On October 21, Canada holds its national election.  The polls show a neck-to-neck race between the two largest parties, the Liberals, led by Trudeau and the Conservatives, led by Scheer.   However, the main takeaway is neither seems to be drawing the support of more than a third of the voters.  That means that a coalition will likely be necessary, and that would seem to give the edge to the Liberals who would have a potential ally in the New Democrats that is polling almost 20%.  Pulling the Greens in too, who has about 9% support, would arguably make for a stronger government.  Bloc Quebecois, which says it is not looking to join a government, is drawing about 6%.   

The Canadian dollar is the strongest major currency this year, rising about 3.9% against the greenback.  The central bank has resisted international pressures and hoed a steady and neutral path.  Canada has become the highest yielder.  The US 2-year premium over Canada reached a 12-year high of 85 bp this past March.  It steadily fell and has completely vanished. Last week, the US was at a seven basis point discount, the biggest in two years.  

Reports indicate that China has yet to formally invite the US to Beijing to resume negotiations to finalize an agreement that can be signed on the sidelines of the APEC meeting next month (November 16-17).  It may be related to the bill that the House approved, and the Senate will take up shortly that requires Hong Kong’s autonomy to be reaffirmed annually to maintain its special trade status with the US.  Beijing continues that it is an internal affair, but granting part of China access to US markets on different terms may have been the original sin.  

The US is not letting the handshake deal deter it from challenging China on other fronts.  To anticipate what China will do, one needs to consider how it can resist US tactics.  One clear way to do this is to do the opposite.  Link progress in one area to behavior in another.  It could lead to the end of the third tariff truce.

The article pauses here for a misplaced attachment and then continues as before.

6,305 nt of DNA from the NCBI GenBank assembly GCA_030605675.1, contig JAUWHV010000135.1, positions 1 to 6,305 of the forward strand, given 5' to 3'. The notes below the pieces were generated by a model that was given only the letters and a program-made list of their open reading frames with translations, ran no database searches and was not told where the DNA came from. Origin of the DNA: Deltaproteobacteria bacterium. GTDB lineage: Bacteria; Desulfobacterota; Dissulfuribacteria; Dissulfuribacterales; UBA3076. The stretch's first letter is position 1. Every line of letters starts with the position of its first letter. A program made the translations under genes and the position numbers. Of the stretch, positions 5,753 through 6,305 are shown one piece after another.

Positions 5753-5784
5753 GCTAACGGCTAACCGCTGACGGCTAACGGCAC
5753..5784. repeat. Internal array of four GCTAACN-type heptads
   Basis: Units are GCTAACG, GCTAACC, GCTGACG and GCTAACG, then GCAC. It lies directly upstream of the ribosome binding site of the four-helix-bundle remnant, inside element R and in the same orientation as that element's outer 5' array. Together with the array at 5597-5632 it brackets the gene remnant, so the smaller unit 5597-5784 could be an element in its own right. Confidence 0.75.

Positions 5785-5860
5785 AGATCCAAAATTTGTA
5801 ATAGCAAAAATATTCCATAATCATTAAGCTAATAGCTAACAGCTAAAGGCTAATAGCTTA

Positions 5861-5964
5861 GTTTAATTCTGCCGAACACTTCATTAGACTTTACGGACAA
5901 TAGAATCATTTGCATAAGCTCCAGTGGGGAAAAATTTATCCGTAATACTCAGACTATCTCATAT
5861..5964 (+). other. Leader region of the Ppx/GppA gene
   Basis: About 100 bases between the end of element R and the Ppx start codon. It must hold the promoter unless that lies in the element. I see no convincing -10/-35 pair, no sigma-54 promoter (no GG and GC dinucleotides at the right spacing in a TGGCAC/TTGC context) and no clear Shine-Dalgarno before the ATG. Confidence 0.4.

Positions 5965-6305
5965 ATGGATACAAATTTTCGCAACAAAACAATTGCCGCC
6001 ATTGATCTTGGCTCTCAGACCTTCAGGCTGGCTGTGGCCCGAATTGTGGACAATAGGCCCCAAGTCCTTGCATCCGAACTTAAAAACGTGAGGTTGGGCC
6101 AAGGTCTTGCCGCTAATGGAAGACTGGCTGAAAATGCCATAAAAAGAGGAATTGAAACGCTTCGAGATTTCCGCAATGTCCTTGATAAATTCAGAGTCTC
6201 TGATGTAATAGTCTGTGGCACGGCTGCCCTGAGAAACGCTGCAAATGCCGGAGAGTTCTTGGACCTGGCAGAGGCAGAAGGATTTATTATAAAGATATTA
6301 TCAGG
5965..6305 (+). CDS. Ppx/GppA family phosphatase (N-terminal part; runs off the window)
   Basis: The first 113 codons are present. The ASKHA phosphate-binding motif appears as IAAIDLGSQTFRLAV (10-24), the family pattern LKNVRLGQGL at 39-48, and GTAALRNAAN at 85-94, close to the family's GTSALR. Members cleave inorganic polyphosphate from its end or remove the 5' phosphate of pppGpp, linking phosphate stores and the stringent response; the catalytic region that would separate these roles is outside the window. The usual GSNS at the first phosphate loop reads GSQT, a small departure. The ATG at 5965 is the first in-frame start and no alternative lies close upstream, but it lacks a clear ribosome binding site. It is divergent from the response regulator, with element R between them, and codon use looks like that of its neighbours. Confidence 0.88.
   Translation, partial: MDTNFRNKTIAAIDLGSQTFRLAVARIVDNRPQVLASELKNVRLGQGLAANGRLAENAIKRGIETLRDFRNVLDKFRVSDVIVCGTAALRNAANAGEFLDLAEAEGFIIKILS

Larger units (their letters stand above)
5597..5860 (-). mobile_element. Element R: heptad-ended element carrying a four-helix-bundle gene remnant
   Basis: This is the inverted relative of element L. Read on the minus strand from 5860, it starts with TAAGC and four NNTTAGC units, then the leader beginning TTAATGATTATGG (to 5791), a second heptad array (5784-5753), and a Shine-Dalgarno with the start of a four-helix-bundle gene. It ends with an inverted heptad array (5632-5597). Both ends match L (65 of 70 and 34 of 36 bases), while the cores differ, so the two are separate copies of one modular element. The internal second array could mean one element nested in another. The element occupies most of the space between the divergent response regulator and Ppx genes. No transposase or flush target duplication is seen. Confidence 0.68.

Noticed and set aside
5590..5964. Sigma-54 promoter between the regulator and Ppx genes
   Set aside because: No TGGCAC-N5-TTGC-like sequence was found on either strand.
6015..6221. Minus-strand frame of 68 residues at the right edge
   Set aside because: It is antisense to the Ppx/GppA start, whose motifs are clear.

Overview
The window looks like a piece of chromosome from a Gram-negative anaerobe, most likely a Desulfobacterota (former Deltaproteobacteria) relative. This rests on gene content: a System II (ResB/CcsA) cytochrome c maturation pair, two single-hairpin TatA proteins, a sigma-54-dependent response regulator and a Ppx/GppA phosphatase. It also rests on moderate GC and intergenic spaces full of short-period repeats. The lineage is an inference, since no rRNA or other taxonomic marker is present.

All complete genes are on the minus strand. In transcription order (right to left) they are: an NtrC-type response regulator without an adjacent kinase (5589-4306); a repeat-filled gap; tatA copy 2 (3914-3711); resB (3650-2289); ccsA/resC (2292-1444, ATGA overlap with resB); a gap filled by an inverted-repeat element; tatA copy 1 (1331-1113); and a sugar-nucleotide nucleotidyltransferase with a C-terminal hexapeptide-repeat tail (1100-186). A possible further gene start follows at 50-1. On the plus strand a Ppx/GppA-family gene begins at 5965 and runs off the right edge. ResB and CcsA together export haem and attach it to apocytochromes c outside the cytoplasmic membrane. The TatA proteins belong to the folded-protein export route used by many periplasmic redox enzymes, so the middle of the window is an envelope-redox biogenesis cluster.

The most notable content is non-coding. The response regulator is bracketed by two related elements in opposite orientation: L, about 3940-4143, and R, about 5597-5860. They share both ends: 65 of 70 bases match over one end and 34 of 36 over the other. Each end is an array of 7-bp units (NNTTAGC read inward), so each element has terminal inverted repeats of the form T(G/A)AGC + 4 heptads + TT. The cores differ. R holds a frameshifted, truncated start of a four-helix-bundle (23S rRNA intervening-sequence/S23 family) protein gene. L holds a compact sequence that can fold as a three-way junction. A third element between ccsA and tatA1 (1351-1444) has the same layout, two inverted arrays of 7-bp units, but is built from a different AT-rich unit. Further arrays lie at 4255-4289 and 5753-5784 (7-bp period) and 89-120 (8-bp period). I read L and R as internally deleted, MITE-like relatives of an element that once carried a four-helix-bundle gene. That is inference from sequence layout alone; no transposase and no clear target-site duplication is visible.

We have long been mistrustful of what the conventional wisdom thought was the internationalization of the yuan was mostly the Sino-ification of Hong Kong.   It seemed that it was more foreign observers than Chinese officials who talked about the yuan replacing the dollar.  Its role in the world economy, even after joining the SDR is minor at best.  The monthly SWIFT market share numbers will be reported next week.  It stood at 2.22% in August, which was the highest since January 2016.  

China will announce the setting of its new loan prime rate facility.  A small rate cut is anticipated from 4.20% to 4.15%.  The demand curve may not be that sensitive, so the main transmission channel maybe through expectations.

US data for September has generally disappointed, and some banks have cut their Q3 GDP forecasts (October 30). The median forecast in the Bloomberg survey is for 1.5% growth. The Atlanta Fed and the NY Fed’s GDP trackers are estimating growth at 1.8% and 1.9%, respectively, in the July-September period.  However, the risk is that the weak momentum carries into Q4, which is what the early Fed manufacturing surveys have suggested.  Next week, the flash PMI for October will be reported.  The University of Michigan’s preliminary report showed 5-10 year inflation fell to a record low of 2.2%.   It releases the final estimate at the end of next week.